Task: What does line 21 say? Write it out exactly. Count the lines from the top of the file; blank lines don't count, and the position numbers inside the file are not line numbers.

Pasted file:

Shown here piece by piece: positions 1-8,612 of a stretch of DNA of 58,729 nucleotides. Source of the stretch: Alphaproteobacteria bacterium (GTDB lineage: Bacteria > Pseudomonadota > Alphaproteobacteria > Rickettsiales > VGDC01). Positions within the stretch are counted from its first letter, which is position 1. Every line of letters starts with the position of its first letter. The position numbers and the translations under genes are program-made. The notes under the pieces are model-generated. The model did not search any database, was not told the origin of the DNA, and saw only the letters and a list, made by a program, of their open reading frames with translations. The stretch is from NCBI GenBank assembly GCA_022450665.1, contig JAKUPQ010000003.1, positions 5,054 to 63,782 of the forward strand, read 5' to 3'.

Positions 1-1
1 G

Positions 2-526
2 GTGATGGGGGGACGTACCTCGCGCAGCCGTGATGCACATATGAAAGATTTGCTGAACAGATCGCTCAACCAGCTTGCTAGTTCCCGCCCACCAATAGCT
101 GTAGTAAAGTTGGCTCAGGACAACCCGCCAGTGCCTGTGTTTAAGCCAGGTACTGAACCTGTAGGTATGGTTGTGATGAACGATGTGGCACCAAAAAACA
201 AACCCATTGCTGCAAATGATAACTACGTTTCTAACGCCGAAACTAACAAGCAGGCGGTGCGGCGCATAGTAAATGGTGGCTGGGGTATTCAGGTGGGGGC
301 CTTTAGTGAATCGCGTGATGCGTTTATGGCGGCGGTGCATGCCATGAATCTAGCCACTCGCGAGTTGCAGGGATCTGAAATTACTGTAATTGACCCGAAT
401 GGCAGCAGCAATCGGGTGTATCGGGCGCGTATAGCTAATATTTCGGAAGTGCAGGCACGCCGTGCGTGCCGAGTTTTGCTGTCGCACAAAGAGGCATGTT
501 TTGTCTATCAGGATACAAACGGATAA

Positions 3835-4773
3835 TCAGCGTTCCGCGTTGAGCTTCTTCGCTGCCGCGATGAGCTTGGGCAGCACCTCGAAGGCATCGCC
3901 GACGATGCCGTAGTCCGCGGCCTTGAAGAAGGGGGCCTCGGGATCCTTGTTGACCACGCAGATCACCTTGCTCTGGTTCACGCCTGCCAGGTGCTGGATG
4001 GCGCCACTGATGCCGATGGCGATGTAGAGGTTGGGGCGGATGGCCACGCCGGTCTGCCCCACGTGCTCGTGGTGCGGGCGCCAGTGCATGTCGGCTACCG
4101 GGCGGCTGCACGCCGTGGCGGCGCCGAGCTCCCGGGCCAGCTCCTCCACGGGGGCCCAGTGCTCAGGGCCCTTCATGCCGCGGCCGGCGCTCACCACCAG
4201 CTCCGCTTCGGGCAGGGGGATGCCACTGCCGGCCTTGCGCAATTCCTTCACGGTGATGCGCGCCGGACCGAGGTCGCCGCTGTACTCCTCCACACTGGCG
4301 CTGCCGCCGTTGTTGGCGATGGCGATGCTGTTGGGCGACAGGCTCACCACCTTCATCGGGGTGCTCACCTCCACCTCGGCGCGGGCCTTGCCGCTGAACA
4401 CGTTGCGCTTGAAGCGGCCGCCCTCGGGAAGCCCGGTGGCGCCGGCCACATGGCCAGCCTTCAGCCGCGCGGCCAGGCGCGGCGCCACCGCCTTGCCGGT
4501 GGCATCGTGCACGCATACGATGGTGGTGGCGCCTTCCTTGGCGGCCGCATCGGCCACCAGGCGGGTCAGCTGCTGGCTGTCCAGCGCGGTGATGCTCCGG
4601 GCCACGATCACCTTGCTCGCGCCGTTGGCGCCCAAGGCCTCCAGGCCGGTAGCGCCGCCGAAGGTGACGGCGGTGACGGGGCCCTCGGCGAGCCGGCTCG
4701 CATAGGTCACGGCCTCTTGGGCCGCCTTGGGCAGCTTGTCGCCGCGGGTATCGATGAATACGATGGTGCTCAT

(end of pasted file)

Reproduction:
4701 CATAGGTCACGGCCTCTTGGGCCGCCTTGGGCAGCTTGTCGCCGCGGGTATCGATGAATACGATGGTGCTCAT